In-Space everyone can hear you dream - CEO interview

Chris Middleton Profile picture for user cmiddleton September 27, 2022
We speak to the CEO of one of the UK’s new generation of space technology start-ups, now part of defence and aerospace giant BAE Systems

An image of earth from space
(Image by Free-Photos from Pixabay )

A year ago, the UK government launched its National Space Strategy  – a document that, in the typical rhetoric of the Johnson era, saw the UK described as “galactic Britain”, partly on the back of its continued membership of the European Space Agency (ESA). (If anyone doubted it, the government’s own figures showed a return of roughly £10/$10 for every pound/dollar invested in ESA.)

As the Strategy explained to the kind of sceptics who tweet ‘Why are we bothering with space when people can’t afford to heat our houses?’ (an understandable perspective in troubled times):

Satellites and space activities deliver navigation, weather forecasting, power grid monitoring, financial transactions, and better public services. Satellites also support television services to millions of UK households as well as other digital communications. 

The UK space sector is growing faster than the rest of the UK economy, and the average worker in the space sector is 2.6 times more productive than in other sectors. It is worth over £16.4 billion per year, employs over 45,000 people, and satellites underpin £360 billion per year of wider economic activity.

Got that? Since then, however, satellite vendor Inmarsat has published a 2022 report bemoaning people’s persistent lack of understanding about the benefits of space technology – business leaders among them. Satellites, and satellite services, communications, maintenance, and complex payloads are all key areas for the UK space economy.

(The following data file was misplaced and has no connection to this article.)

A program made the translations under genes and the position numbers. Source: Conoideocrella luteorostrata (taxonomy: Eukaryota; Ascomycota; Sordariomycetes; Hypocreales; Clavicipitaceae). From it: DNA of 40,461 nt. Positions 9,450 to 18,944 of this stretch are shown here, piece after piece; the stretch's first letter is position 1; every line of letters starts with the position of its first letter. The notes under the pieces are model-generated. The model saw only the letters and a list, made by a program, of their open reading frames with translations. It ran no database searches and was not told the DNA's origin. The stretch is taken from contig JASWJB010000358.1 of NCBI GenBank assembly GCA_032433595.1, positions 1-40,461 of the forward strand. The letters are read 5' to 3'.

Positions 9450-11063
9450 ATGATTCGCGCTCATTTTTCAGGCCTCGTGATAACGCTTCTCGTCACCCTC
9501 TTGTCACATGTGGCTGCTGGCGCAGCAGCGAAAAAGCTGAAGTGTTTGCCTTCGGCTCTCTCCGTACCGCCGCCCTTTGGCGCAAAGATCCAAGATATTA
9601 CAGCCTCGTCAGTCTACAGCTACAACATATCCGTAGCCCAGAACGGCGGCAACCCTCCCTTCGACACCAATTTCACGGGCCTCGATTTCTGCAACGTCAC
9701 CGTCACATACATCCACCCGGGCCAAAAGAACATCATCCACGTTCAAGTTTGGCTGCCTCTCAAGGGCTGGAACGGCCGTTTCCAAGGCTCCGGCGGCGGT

Just before the Space Strategy was published last Autumn, another UK satellite and ‘space as a service’ company, Hampshire-headquartered In-Space Missions, was acquired by defence and aerospace giant BAE Systems. The aim of that deal was to bring greater security, reliability, and configurability to satellite constellations, both in the defence and civilian realms.

Founded in 2015, In-Space believes that the global market for space technologies could be worth up to $1 trillion by 2040, tripling its current value. So, one year on from the Space Strategy’s launch, what does this homegrown player make of the UK’s progress in a market that is increasingly dominated by US entrepreneurs like SpaceX supremo Elon Musk? And how does the company see its own progress?

Doug Liddle is In-Space Systems CEO. He says:

We came together to embrace the whole ‘new space’ ecosystem and approach, and look at how we could apply some ‘old space’ thinking to new-space problems. A lot of new-space teams are in their 20s, they're fresh faced, and they haven't made the usual mistakes yet. We come in with a similar level of enthusiasm to find the innovative things that can really solve current problems. 

Our idea is to start putting assets in orbit that are reconfigurable from the ground. So, the satellite becomes more like an iPhone or a smartphone. You can put the infrastructure in space and then programme it from the ground to behave however you need it to. 

And that means we can put multiple customers on one satellite, which means that we can re-task the satellite dynamically to behave differently, depending on the emerging situation. That could be a commercial situation, but it also applies to the security and defence world.

So, among other areas, In-Space focuses on the technology hotspot of smaller, more dynamic and sustainable satellites, rather than the large systems that are often put in orbit and left to fall to Earth a few years later. A conversation with BAE last summer persuaded both companies that they were working along similar lines, leading to the acquisition. 

He continues:

The idea we latched onto early is that satellites need to be flexible and reconfigurable because, more and more often, there are a lot of small or new businesses setting up systems in space, but with an uncertain market, and without the capability to necessarily build a spacecraft that would work and be able to deal with all the regulatory stuff.

A space first for Europe